What Is Khechari Mudra?

Kechari mudra is considered preeminent among the mudras, particularly because it is an advanced technique meant to assist the practitioner in reaching a higher state of consciousness.

The name for this mudra comes from Sanskrit. Kha means ‘Brahman‘ or ‘Space’ which is infinite. Chara means ‘Obstacle free moving’ or ‘flying’.

Khechari mudra is mentioned in the fundamental treatises on yoga, for example, in Swami Sivananda mentioned in his works that Khechari mudra is the best of all mudras. Kashmiri philosopher Abhinavagupta, in his works on Kashmiri Shaivism, said that all mudras originated from Khechari.

To put it simply, Khechari mudra is a tongue lock. It is not difficult to make it: you just need to bend the tongue so that the tip rests against the upper palate. And keep your mouth closed while practicing it.

The described technique is suitable for beginners. Those who have mastered the described technique and can hold the tongue in this position for a long time can slowly move the tongue deeper into the larynx as if trying to swallow. According to the treatises, the yogis of the past were able to penetrate their throat with their tongue.

According to the yogins, there is a source in the throat that grants immortality. In addition, the yogis of the past, having “swallowed” the tongue, were able to block their right and left nostrils to perform alternate breathing. However, do not try to do it, especially at the initial stage of the practice.

Khechari Mudra Benefits

The Hatha Yoga Pradipika is one of the most authoritative sources on yoga, in the 40th sloka says:

“He who knows the Kechari Mudra, is not troubled by diseases, is not stained with karmas, and is not snared by time”.

Indeed, there are certain points on the back of the palate that are responsible for our health. When we’re pressing on these points with a tongue, the release of secretions occurs, which leads to general health improvement.

Yogis of the past believed that those who master this mudra perfectly will “accelerate the onset of deep states.” We are talking here about the possibility of changing consciousness with the help of practice and directing energy to the upper chakras. Also, Khechari Mudra balances the mind and helps to achieve a state of calm.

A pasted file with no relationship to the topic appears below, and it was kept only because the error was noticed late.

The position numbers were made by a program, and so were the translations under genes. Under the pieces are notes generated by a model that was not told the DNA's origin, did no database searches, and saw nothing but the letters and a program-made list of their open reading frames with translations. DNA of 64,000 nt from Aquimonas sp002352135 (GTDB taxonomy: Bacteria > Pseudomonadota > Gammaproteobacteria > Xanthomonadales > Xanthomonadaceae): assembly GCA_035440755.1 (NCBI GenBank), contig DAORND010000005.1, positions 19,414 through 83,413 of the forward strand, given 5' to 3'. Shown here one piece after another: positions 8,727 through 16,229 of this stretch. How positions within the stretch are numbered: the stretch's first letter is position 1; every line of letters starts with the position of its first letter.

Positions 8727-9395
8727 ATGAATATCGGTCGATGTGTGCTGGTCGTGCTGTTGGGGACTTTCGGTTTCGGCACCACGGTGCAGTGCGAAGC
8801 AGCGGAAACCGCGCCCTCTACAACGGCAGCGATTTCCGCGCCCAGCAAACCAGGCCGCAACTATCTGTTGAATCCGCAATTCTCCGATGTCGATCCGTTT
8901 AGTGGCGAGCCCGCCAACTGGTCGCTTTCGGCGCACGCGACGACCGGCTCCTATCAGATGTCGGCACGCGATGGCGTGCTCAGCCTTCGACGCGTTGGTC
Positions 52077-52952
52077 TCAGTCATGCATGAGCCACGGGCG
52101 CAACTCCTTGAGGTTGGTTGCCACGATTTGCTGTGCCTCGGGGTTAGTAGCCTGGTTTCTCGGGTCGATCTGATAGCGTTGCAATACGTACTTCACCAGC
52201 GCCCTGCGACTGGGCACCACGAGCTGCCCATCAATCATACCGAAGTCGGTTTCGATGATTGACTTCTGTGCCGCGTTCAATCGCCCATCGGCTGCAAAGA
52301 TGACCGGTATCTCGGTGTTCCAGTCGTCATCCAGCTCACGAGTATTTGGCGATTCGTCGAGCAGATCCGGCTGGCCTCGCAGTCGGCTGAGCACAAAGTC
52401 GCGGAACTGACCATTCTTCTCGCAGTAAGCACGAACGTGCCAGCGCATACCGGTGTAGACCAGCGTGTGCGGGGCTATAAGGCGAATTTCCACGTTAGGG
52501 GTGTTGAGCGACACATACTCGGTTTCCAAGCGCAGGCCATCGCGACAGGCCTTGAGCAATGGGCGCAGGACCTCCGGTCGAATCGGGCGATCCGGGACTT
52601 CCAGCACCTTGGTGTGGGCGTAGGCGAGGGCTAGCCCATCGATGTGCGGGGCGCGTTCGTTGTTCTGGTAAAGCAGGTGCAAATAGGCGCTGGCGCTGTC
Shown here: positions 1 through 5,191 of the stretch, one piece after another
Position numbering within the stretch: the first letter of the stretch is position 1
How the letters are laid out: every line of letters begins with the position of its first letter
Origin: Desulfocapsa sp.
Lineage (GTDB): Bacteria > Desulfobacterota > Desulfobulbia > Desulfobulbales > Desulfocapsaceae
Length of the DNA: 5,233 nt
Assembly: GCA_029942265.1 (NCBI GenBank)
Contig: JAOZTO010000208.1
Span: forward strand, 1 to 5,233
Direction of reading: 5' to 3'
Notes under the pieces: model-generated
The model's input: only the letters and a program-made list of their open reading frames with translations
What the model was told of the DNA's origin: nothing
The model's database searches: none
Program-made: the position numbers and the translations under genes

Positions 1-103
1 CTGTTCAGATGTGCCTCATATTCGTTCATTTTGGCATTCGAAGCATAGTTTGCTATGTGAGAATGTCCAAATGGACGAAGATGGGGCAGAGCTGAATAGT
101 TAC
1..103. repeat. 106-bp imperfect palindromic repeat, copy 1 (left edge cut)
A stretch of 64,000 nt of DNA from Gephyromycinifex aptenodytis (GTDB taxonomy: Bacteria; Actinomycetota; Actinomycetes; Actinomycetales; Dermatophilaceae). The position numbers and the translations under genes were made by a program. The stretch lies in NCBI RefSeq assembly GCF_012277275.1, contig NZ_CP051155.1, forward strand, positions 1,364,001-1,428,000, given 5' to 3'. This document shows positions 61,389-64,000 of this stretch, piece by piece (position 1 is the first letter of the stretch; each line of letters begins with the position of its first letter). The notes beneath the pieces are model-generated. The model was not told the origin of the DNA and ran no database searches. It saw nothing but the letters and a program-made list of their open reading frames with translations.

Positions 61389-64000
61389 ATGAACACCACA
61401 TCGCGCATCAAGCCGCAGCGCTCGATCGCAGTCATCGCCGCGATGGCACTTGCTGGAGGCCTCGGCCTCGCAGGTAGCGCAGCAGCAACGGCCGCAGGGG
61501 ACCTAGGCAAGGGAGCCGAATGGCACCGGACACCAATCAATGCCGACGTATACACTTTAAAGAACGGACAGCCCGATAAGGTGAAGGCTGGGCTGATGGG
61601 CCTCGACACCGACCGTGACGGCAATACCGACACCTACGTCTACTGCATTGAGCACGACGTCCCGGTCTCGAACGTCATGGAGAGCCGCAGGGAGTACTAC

The regular practice of Khechari Mudra provides the following benefits:

  • opens up blocked salivary glands and prevents painful symptoms of salivary gland disorders;
  • activates the parasympathetic nervous system;
  • relaxes the body;
  • reduces the thoughts;
  • draws the mind inwards;
  • removes symptoms of aging;
  • balances the secretion of the thyroid gland;
  • improves metabolism;
  • contributes the third eye chakra awakening;
  • activates/increases psychic abilites;
  • clears the tongue gag and prevents bad breath;
  • helps to activate kundalini;
  • improves the tone of the voice;
  • reduces abdominal fat;
  • clears the mind of anger, attachment, and ego;
  • increases vitality and energy.

How to Perform?

The instructions listed below have a purely informative purpose. We DO NOT recommend you to practice this mudra without any guidance from an expert teacher.

Instructions:

  1. Extend your tongue up and then roll it back to reach as far as you can. Initially, the tongue may barely reach to the hard palate. Do fake swallowing to slide tongue up to the soft palate. Do it 3-4 times until your tongue rests comfortably at the soft palate.
  2. Now try to slide your tongue further into the mouth.
  3. Reach with your tongue at the bottom of your mouth where it touches the uvula.
  4. Once you reach this far, do it 3-4 times to get your tongue comfortable up to this point.